I spent part of every week as the art teacher at my kids' elementary school last year. It stretched me in new ways and opened up teaching to younger grades.
While teaching design to college students continues to help me learn and mentor, teaching art worked on my creative side. I was using techniques I hadn't practiced in twenty years and I was inspired by the talent of many of the children. Most children aren't afraid to try techniques and many jump in totally whole-heartedly. This can lead to major messes and plenty of creative exploration.
Transitions are not always easy for me, so as I look back I find myself questioning. Why did that happen the way it did? What should I take from that experience? What's next?
My Tuesday ritual is to listen to The Next Right Thing by Emily Freeman. She encouraged her listeners to think about what they've learned in the transitions of the seasons.
What I learned from the Spring:
1. The weeks are short, but the days are long. This saying extends to the elementary years. Afternoons with my own kids came quickly, but thirty minutes with 31 fifth graders could be really hard.
2. People are more important than processes. Not being an elementary teacher by trade, the transitions, explanations, and classroom management were a work in progress for me. Seeing the needs of individual students on any certain day was way more important than getting everything done in a particular order.
3. Kids don't need sarcasm from their teachers. First, most of them don't get it. Second, it can just come off as mean. I hurt the feelings of one precious little helper because I was aggravated, and still haven't gotten over it. Save sarcasm for adults!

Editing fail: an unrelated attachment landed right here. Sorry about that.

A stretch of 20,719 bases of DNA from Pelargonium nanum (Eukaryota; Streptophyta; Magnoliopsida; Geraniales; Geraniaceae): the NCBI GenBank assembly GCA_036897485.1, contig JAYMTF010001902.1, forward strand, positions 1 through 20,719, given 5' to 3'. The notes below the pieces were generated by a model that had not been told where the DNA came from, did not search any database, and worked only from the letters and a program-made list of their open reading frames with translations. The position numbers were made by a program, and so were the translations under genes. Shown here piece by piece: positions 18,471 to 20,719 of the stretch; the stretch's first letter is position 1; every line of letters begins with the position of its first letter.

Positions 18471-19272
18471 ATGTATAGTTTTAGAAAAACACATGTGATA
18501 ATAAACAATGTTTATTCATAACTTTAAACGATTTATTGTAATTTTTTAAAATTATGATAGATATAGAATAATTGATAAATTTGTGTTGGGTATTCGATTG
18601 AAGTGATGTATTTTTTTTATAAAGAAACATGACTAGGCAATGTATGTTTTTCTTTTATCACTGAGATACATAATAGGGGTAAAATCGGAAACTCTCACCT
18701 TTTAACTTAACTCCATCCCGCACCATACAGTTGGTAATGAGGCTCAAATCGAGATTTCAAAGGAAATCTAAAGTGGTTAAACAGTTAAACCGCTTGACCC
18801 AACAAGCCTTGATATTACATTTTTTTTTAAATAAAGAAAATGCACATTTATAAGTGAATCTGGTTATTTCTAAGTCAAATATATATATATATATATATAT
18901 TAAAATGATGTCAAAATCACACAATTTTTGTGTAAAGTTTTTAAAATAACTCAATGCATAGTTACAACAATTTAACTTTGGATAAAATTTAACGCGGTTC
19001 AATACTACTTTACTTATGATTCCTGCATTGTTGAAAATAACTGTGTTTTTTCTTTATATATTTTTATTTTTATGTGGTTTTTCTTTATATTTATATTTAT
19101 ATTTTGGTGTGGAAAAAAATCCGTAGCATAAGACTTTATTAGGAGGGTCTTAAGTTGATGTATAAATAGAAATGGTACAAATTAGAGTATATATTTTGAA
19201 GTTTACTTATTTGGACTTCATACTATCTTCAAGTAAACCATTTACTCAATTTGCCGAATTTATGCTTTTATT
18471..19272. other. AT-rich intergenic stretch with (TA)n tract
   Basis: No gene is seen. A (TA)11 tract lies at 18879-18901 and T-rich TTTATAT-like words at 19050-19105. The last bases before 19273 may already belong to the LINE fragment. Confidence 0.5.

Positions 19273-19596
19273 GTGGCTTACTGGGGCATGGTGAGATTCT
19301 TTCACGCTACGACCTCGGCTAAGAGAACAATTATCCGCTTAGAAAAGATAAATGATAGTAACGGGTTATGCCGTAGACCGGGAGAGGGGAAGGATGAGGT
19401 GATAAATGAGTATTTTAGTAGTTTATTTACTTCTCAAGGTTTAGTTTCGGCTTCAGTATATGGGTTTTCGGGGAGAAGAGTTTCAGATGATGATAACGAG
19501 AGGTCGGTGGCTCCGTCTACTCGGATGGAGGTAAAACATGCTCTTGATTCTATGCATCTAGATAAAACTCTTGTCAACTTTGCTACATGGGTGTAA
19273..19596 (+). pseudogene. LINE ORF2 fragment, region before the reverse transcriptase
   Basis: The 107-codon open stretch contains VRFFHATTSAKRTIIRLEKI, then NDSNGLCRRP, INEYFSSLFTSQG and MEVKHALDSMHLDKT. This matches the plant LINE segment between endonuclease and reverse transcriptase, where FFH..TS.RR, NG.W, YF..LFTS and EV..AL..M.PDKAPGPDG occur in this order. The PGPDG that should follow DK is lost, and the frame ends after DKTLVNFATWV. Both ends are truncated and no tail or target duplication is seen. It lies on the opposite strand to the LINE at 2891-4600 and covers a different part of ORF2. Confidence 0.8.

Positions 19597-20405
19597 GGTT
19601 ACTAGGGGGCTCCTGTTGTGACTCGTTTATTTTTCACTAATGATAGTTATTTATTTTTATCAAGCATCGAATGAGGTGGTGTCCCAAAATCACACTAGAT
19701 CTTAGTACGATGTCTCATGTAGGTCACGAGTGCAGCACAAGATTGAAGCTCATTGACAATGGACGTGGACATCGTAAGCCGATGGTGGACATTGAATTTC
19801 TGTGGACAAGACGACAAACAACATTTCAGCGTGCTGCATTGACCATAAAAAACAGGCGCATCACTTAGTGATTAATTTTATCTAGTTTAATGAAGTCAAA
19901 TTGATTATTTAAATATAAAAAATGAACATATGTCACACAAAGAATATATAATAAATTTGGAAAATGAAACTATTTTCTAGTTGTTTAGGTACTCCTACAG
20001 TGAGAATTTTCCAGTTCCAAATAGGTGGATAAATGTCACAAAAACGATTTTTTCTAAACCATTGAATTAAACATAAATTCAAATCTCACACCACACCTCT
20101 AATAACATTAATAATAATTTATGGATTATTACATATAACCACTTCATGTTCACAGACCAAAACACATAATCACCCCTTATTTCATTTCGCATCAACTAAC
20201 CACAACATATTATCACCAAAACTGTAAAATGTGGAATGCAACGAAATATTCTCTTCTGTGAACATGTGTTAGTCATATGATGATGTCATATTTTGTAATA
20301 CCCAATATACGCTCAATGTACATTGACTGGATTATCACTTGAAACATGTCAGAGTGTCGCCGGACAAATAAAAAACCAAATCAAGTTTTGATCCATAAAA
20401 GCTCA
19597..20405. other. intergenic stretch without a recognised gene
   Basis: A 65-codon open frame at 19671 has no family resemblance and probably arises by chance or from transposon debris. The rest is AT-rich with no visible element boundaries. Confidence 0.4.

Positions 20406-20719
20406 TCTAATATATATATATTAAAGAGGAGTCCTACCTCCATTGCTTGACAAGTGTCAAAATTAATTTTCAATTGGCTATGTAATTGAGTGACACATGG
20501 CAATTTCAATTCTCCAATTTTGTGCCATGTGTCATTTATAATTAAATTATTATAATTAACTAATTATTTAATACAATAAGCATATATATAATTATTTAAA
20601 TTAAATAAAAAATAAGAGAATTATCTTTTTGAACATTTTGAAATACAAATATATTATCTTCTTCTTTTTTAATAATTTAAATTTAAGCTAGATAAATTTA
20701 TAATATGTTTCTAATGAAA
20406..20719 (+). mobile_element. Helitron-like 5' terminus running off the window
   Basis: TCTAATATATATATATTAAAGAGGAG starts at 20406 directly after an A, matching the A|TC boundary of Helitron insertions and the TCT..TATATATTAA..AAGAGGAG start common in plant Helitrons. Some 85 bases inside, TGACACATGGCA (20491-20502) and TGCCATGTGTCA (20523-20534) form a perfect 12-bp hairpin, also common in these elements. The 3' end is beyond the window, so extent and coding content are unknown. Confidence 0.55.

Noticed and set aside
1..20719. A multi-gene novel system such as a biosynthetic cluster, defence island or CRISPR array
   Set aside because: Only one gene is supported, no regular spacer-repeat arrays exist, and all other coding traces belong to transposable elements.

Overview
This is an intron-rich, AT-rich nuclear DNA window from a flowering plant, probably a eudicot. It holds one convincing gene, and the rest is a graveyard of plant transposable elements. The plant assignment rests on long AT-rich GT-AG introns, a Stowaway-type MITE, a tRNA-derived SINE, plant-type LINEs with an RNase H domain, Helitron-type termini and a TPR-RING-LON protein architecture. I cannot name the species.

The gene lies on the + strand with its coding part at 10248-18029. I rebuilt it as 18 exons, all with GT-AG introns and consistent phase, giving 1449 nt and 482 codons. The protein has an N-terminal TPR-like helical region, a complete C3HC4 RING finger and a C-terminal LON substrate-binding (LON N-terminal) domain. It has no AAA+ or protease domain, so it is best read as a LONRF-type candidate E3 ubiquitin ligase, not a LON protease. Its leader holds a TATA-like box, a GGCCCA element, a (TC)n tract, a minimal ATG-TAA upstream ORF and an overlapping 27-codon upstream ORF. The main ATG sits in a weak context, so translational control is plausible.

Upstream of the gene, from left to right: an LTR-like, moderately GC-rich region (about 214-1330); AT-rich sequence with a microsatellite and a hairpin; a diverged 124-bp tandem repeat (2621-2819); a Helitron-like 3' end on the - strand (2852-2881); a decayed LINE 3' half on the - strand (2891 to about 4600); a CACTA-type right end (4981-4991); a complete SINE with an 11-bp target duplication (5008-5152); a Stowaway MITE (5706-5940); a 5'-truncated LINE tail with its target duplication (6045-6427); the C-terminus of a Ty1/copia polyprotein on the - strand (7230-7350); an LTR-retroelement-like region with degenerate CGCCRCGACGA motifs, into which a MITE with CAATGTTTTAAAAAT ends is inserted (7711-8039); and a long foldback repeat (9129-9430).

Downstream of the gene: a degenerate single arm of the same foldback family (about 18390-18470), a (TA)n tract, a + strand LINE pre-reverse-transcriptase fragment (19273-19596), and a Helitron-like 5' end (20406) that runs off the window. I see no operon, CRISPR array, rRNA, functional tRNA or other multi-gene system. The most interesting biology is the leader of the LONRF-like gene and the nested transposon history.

4. Art is therapy! Exploring paints, markers, and shapes can open children's eyes. They can also process what's going on at home, why their teacher gets on their nerves and who they like working with on a team - all with a pencil and paper. It can be non-verbal. They don't have to know why they feel the way they do. They can simply express it.
Check my instagram feed for some cool examples of my student's work.
5. Not everyone likes art. There were some kids that I couldn't engage no matter how hard I tried. I did learn that some of them really liked helping me with the computer as I gave a presentation. Or others needed to move a little before they could sit and draw. One of my own kids doesn't love art, but he grew just by trying.
6. I wish I could hug every teacher in the world, but not during the months of January - March. The work they do is so hard. Leading a group of children is a calling and just trying not to get every cold or other other sickness they have is a full-time job.
I earned a sweet mug out the deal and learned that being a teacher is not for the faint of heart. Wishing all the art teachers out there patience and peace this September!